the school backyard, and we were supposed to go there or we were supposed to
run to the nearest church," Arellano said.
In 1989, when Arellano was 13, her parents fled Nicaragua, taking Arellano and her brother to the U.S. They eventually became U.S. citizens under the Nicaraguan Adjustment and Central American Relief Act. Among its provisions, NACARA gives a path to legal residency and citizenship to certain applicants who fled the war.
Arellano landed in Brooklyn, N.Y., as a teenager, graduated from high school and got an undergraduate degree in psychology at Hobart and William Smith Colleges in Geneva, N.Y. In 2001, she made the move from New York to be with her parents, she said. Her father was working in construction in Forsyth.
For the past seven years, Arellano has been working at the county's Department of Social Services.
"I like stability. I like knowing what I'm going to be doing today," Arellano said.
"I practically have my life set here. I don't feel like I belong in Nicaragua anymore. Besides, there, it would be hard to find a job. I'd have to start over. Here, I live a very family-oriented life. I have kids in high school and elementary. On the weekends, I go to church and spend time with them," she said.
Influence of disasters
The civil war in Nicaragua is just one example of a difficult situation that drove migration to the U.S.
Hurricane Mitch in 1998 is another example. The hurricane displaced thousands of families in Honduras and other Central American countries and led to a mass migration of Hispanics to the U.S.
From Cuba, people have crossed the Straits of Florida for decades on homemade rafts to get away from a government that has been ruled by Fidel Castro or his brother, Raul, since 1959. People of Cuban descent now make up about one-third of the Hispanic population in Florida.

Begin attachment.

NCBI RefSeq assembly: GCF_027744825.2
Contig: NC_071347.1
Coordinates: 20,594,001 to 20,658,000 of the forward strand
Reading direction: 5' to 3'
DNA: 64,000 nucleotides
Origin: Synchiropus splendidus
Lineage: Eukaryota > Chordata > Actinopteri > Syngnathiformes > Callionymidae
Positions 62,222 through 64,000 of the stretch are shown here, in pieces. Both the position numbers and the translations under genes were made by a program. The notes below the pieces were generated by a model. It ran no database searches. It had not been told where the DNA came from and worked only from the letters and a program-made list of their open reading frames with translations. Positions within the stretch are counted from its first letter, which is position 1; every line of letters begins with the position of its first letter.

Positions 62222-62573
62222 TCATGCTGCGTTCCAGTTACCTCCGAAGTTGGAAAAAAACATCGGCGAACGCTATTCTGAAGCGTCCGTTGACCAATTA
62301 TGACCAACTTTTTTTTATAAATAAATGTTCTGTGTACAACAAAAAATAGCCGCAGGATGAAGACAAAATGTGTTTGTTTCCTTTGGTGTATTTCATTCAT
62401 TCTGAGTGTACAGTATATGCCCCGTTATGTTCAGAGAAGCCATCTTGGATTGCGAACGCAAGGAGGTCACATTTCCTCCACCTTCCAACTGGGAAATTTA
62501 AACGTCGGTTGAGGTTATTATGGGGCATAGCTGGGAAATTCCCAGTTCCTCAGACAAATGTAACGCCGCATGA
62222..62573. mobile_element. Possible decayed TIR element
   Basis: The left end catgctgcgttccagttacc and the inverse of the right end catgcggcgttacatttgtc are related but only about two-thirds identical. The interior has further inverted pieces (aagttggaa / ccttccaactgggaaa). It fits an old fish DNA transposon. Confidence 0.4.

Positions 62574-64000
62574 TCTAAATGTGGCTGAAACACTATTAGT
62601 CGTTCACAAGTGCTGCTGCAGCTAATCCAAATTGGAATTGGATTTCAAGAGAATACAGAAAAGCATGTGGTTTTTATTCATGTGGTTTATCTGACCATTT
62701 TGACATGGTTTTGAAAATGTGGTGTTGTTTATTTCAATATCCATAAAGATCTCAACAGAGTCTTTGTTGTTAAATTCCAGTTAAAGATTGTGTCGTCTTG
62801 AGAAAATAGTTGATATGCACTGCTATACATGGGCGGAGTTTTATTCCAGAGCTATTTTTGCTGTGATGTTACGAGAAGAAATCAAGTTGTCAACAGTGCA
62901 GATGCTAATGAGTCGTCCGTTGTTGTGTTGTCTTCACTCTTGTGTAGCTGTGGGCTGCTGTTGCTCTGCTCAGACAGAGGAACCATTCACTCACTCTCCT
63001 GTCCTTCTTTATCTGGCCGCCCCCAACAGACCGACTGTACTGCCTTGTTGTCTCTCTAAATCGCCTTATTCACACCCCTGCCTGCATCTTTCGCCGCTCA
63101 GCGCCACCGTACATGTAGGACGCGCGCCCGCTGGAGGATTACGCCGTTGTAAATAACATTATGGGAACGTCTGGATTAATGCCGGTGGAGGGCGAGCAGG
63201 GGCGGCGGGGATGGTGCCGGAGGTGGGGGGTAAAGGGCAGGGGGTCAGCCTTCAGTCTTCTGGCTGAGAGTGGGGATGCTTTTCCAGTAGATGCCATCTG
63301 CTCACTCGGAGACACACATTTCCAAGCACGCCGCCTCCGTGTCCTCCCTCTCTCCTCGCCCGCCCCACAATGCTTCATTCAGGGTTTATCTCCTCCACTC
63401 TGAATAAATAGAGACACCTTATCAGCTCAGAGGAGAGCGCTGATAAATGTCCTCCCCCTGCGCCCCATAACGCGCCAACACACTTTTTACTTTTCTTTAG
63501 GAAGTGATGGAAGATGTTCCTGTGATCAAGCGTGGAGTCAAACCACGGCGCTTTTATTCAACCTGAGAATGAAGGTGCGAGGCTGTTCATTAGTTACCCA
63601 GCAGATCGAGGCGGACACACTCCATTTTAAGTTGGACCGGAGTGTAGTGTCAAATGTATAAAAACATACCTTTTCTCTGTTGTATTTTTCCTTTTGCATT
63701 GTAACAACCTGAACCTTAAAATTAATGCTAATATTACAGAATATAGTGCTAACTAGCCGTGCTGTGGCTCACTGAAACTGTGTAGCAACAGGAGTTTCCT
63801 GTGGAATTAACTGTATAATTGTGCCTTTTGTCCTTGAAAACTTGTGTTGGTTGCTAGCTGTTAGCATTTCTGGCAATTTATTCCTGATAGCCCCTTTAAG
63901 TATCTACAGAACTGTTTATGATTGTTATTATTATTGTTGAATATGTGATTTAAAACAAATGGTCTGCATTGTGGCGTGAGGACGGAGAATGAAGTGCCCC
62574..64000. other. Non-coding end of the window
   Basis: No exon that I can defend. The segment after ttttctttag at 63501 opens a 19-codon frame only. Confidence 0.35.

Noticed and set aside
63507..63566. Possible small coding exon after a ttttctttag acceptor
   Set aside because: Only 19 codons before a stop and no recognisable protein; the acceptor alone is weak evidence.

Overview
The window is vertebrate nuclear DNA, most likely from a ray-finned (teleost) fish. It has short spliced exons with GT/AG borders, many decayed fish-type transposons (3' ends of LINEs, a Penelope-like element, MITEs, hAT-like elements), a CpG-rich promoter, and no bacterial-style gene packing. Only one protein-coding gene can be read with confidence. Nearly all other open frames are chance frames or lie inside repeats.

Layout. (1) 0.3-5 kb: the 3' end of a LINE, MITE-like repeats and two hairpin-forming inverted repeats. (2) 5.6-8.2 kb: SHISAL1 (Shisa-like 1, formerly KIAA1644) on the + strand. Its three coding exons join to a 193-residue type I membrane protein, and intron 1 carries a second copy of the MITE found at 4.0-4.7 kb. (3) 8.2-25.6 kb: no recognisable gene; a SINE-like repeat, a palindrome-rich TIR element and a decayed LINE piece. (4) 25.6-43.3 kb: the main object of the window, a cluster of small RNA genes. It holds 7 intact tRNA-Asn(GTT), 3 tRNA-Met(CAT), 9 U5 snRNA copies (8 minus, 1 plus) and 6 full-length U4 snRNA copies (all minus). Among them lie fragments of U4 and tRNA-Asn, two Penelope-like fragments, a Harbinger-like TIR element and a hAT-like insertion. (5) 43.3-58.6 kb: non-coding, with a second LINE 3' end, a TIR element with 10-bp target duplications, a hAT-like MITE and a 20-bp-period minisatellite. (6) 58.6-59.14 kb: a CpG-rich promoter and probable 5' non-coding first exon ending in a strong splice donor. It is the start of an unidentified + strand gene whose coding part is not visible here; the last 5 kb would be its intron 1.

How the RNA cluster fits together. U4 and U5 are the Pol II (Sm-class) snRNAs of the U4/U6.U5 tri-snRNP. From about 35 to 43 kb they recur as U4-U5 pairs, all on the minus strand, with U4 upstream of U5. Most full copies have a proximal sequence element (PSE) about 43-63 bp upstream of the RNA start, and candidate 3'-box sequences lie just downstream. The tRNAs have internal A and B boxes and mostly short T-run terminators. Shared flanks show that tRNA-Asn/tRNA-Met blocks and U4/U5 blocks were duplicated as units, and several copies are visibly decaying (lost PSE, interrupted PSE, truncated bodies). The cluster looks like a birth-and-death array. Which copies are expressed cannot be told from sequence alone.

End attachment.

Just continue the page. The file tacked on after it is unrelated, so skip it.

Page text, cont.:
Just as the Great Famine pushed a large wave of Irish immigrants to the U.S., natural and man-made disasters in Latin America have been one of the drivers of Hispanic migration, according to Peter Siavelis, a professor of political science and the director of the Latin American and Latino Studies Program at Wake Forest University.
"It's a compounding of calamities," Siavelis said. "There may be a civil war and then a hurricane. Meanwhile, people are working hard to amass their resources but are continually stymied, so they're going to look elsewhere for opportunities."
A significant majority of the estimated 48,000 Hispanics in Forsyth have cultural ties to Mexico. In fact, the number of people of Mexican descent doubled from about 14,000 to more than 28,000 between 2000 and 2010, according to the latest Census Bureau statistics.
If calamities indeed drive migration, then the influx of people from Mexico will not likely whither anytime soon. The Attorney General's Office in Mexico said recently that nearly 48,000 people have died in Mexico's drug war since December 2006.
"These (demographic) trends have been going on for years," Richardson said. "Maybe it's time for us to step back and ask, 'What does it mean for Forsyth? What are the challenges? What are the opportunities?' "
Adding another twist to Forsyth's projected demographic path is the expected emergence of second- and third-generation Hispanics. The coming wave will be pushed just as much by births here as it will be by migration, according to the Winston-Salem State study.
Since 2002, migration and local births were nearly neck-in-neck in fueling Hispanic population growth in Forsyth County. In 2010, for example, there were 2,894 new Hispanic residents. Of those, 1,444 moved to the county and 1,453 were born here, the study says.
Those statistics are supported by numbers provided by the Winston-Salem/Forsyth County Schools, where younger Hispanics make up nearly the same share of the student population as black students.
This school year, 43.6 percent of the students are white, 29.2 percent are black, 20.6 percent are Hispanic, 4.0 percent are multiracial, 2.3 percent are Asian, and less than 1 percent are American Indian or Native Hawaiians/Pacific. Whites dropped below 50 percent of enrollment several years ago.
"We're already seeing the population changes, as our school population is more diverse than the county population," said Theo Helm, a school spokesman.
Again, the numbers reflect Arellano's family. Two of Arellano's children, ages 14 and 7, attend public school in Forsyth. They're bilingual. And Arellano's 7-month-old daughter will be, too.
"It's important that they learn both. It'll open more opportunities for them," she said.
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